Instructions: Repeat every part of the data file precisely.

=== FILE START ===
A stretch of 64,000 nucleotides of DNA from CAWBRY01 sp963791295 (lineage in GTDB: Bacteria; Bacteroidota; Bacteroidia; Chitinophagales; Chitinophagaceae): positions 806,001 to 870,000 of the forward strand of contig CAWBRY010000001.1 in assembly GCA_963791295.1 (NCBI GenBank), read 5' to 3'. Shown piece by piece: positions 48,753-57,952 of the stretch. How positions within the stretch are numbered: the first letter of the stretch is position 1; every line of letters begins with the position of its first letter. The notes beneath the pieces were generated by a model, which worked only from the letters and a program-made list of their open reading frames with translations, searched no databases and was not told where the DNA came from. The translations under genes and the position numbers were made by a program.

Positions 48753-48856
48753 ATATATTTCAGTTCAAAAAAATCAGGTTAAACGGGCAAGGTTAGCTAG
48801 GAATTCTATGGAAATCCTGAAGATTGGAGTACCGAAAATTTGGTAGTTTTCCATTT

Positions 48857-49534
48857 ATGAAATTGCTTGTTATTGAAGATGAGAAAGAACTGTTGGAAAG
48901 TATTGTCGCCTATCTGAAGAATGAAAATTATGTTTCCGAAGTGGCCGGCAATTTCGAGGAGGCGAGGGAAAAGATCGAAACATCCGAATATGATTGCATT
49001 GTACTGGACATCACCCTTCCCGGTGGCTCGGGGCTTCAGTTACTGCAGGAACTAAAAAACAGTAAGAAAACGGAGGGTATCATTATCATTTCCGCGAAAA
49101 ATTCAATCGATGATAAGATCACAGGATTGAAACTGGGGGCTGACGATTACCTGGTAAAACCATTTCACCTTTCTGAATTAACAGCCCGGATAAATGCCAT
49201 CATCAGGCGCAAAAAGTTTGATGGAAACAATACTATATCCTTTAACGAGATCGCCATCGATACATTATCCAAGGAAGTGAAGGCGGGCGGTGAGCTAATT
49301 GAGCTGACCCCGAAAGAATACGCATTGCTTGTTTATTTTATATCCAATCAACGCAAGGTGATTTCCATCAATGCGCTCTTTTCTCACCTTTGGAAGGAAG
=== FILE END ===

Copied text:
A stretch of 64,000 nucleotides of DNA from CAWBRY01 sp963791295 (lineage in GTDB: Bacteria; Bacteroidota; Bacteroidia; Chitinophagales; Chitinophagaceae): positions 806,001 to 870,000 of the forward strand of contig CAWBRY010000001.1 in assembly GCA_963791295.1 (NCBI GenBank), read 5' to 3'. Shown piece by piece: positions 48,753-57,952 of the stretch. How positions within the stretch are numbered: the first letter of the stretch is position 1; every line of letters begins with the position of its first letter. The notes beneath the pieces were generated by a model, which worked only from the letters and a program-made list of their open reading frames with translations, searched no databases and was not told where the DNA came from. The translations under genes and the position numbers were made by a program.

Positions 48753-48856
48753 ATATATTTCAGTTCAAAAAAATCAGGTTAAACGGGCAAGGTTAGCTAG
48801 GAATTCTATGGAAATCCTGAAGATTGGAGTACCGAAAATTTGGTAGTTTTCCATTT

Positions 48857-49534
48857 ATGAAATTGCTTGTTATTGAAGATGAGAAAGAACTGTTGGAAAG
48901 TATTGTCGCCTATCTGAAGAATGAAAATTATGTTTCCGAAGTGGCCGGCAATTTCGAGGAGGCGAGGGAAAAGATCGAAACATCCGAATATGATTGCATT
49001 GTACTGGACATCACCCTTCCCGGTGGCTCGGGGCTTCAGTTACTGCAGGAACTAAAAAACAGTAAGAAAACGGAGGGTATCATTATCATTTCCGCGAAAA
49101 ATTCAATCGATGATAAGATCACAGGATTGAAACTGGGGGCTGACGATTACCTGGTAAAACCATTTCACCTTTCTGAATTAACAGCCCGGATAAATGCCAT
49201 CATCAGGCGCAAAAAGTTTGATGGAAACAATACTATATCCTTTAACGAGATCGCCATCGATACATTATCCAAGGAAGTGAAGGCGGGCGGTGAGCTAATT
49301 GAGCTGACCCCGAAAGAATACGCATTGCTTGTTTATTTTATATCCAATCAACGCAAGGTGATTTCCATCAATGCGCTCTTTTCTCACCTTTGGAAGGAAG